January 4, 2011
More Dead Birds Found In Louisiana
Louisiana state biologists are trying to figure out what killed about 500 birds that littered a quarter-mile stretch of highway in Pointe Coupee Parish.
The birds included red-winged blackbirds and starlings.
Authorities said that examinations showed those birds suffered internal injuries that formed deadly blood clots.
Louisiana state biologists are sending some of the birds found at Labarre to laboratories in Georgia and Wisconsin for testing.
The birds dropping from the sky in Arkansas, followed by the death of thousands of fish nearby in the Arkansas River, have raised interest on the Internet and other places.
Experts said on Monday that celebratory fireworks were likely responsible for the Arkansas bird-bombing, even though they admit that it is unlikely they will ever determine the cause.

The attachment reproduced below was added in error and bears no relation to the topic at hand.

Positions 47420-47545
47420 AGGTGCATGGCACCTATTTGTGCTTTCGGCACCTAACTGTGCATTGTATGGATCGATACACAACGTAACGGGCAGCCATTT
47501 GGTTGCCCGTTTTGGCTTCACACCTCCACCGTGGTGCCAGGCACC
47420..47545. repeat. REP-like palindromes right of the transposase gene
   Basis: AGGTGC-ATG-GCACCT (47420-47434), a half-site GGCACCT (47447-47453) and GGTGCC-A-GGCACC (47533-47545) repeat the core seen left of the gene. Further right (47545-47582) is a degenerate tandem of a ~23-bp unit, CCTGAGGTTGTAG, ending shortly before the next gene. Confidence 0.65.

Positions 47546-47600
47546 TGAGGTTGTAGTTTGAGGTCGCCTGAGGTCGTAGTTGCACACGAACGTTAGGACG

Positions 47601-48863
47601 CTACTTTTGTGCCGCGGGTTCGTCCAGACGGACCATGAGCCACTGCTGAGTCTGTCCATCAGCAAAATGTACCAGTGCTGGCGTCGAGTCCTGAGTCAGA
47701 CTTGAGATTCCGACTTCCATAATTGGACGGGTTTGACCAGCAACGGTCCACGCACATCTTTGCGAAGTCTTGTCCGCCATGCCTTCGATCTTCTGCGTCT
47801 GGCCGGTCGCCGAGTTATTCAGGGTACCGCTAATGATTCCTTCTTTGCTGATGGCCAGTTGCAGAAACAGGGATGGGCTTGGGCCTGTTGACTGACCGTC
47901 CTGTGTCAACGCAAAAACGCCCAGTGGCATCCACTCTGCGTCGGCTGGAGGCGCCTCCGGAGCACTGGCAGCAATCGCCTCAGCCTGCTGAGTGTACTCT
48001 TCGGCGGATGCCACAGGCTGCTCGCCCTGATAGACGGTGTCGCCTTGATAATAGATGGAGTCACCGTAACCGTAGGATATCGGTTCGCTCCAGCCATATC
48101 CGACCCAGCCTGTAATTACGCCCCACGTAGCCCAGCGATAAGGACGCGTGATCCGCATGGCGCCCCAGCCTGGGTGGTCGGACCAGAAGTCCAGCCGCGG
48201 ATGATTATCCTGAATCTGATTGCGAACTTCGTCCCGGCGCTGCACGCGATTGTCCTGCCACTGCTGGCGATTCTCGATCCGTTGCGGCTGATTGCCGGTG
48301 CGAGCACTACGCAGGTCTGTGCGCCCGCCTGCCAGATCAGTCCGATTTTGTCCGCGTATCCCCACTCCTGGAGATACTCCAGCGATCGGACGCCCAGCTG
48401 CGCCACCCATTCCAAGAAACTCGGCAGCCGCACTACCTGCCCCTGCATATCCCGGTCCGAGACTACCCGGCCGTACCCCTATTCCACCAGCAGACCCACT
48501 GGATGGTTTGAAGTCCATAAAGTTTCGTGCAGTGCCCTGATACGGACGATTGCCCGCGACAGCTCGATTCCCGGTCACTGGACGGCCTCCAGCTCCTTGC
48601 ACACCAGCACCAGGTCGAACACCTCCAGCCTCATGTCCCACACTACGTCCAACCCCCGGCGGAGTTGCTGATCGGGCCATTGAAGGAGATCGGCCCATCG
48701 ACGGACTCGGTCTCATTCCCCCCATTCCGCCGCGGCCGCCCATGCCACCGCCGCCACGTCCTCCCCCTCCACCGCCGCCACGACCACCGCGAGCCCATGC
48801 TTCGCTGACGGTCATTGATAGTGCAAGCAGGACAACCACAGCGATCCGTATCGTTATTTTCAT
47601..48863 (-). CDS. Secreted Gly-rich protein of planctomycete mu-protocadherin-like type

"They collided or were hit by something that caused hemorrhages or bleeding, internal bleeding or bruising," Karen Rowe, an ornithologist at the Arkansas Game and Fish Commission, told CBS News.
Some speculated on Monday that a bout of bad weather was to blame. Others have said that one confused bird could have led the group in a fatal plunge.
"There was probably some physical reason, but I doubt anyone will ever know what it was," said Thurman Booth, the state's wildlife services director.
The birds were the second mass wildlife death in Arkansas in recent days. Last week, about 83,000 dead and dying drum fish washed up along a 20-mile stretch off the Arkansas River, about 100 miles west of Beebe.
Wildlife officials said that the fish deaths are not related to the dead birds, and because only one species of fish was affected, it is likely they were stricken by an illness. Full test results could take up to a month.
Red-winged blackbirds do not fly at night because they cannot see where they are going.
CBS reported that residents reported hearing loud fireworks just before the birds started hitting the ground.
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